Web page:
It’s time to hit on a topic that is a real challenge for most of us in advance of a GORUCK event: anxiety. Even if you don’t associate the feeling with anxiety, I’m sure there are doubts in the back of your mind that need to be addressed. You know. Easy stuff like:
  • Can I survive the Welcome Party? Or, what the hell is the Welcome Party?
  • I’m not good at push-ups, but I know we are going to have to do a ton of them.
  • What are my buddies going to think if I throw up?
  • How long is this thing actually going to last?
  • I have some nagging soreness in my back/arms/legs – should I pull out now?
  • What type of food do I need to pack?
Some of us might wake up in the middle of the night worrying. These doubts and concerns can creep into your psyche at awkward times. You can have a quiet laugh to yourself if the latter is true. Particularly if it was really embarrassing timing.
Here are a few points that I use to help me cope with pre-event doubts and anxieties:
  • Embrace the suck. GORUCK Challenges suck. There is no need to sugar coat it. The cadre will push us beyond our physical and mental barriers. It happened to me in both Challenges I completed. Your body hurts. Your feet are blistered. Worth is annoying you with his motivational style. You don’t know what time it is or how much longer you have to go. BUT, at some point when you are at your lowest, you achieve an almost Zen-like state of acceptance. You realize that the Challenge is not going to beat you. And you become stronger from that point forward because you have officially embraced the suck and made the conscious decision to press on.
  • Work toward the anxiety. Push-ups are stressing me out this year. Last year it was overheads. If you are concerned about a specific concentration, work to address the problem area. I’m doing more push-ups with heavier weight than I have in previous years. You can’t be prepared for everything, but you can plan for and work toward your anxiety areas through preparation. All of us have our weaknesses. And, those will be exhibited at some point in the event. The goal is to push through those low points as best you can and come out of the valley intact.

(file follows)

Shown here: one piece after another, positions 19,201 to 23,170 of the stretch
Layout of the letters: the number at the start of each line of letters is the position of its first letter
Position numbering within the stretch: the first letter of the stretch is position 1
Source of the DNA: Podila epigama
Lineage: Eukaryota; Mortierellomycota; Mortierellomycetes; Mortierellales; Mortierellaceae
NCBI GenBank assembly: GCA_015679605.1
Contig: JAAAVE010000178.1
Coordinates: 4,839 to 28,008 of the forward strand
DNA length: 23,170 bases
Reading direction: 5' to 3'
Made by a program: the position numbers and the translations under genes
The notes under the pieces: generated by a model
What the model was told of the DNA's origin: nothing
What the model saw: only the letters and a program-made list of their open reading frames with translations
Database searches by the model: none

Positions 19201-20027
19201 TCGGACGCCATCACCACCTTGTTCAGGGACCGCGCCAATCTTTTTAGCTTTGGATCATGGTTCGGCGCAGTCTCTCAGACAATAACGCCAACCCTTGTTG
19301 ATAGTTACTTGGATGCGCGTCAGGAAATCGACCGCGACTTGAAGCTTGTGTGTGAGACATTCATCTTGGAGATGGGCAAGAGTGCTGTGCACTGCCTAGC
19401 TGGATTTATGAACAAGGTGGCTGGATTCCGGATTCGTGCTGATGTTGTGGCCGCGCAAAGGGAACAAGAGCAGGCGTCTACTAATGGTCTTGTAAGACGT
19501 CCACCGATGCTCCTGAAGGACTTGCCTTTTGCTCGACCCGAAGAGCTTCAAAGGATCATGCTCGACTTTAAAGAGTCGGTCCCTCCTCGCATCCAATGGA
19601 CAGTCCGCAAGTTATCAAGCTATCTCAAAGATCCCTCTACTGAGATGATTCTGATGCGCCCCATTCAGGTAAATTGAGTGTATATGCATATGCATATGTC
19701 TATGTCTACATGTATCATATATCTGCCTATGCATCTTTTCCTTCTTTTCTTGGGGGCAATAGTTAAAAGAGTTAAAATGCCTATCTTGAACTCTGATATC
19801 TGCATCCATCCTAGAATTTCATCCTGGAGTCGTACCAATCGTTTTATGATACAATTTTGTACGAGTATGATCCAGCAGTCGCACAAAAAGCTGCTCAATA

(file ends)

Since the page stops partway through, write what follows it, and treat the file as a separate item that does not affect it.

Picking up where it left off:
• Know you are not alone. The NCR Squad decided to organize Custom Challenges because we like and trust one another. One of the best antidotes for anxiety surrounding the event is to realize that you are not alone. We are a team and will start and finish the event as a team. We are fortunate to have a high number of GRTs on our team. If you are concerned about the Welcome Party, talk to a team member who has completed a GORUCK event. Same with food and hydration. Each of us are unique and plan differently for these areas. We have experimented with different options and can offer advice. For example, I pack tortillas with me. Good sodium. Filling. And, not too heavy in the stomach. The point is to talk to your teammates. We are in this together and everybody will finish together.
  • Get out of your head. This one is typed a lot easier than executed. We all have doubts heading into the event, but you have to get out of your own head. We have an idea about how long the event will last and the length it will run, but we won’t know for sure until it is over. Doubts about certain weaknesses will creep into your mind. Beat them back through preparation and knowledge in the fact that we are at the will of the Cadre. Since we are not in his head, we can’t know how the Welcome Party will run or what other fun he has in store for us along the way. We will know soon enough.
While the above help me, each of us have our own strategies to deal with event anxiety as we head toward the final weeks of training. I know I’ll have butterflies in the parking lot as we gather for the Welcome Party. It happens to me before every athletic event (whether it be a marathon, triathlon or 5-K) and has become a good friend. I have learned to embrace it; and, hopefully you have or will learn to as well.
Finally, for the new people, stop watching videos of previous GORUCK Challenges. That doesn’t help with the “Get out of your head” bullet.
See you in Yorktown!

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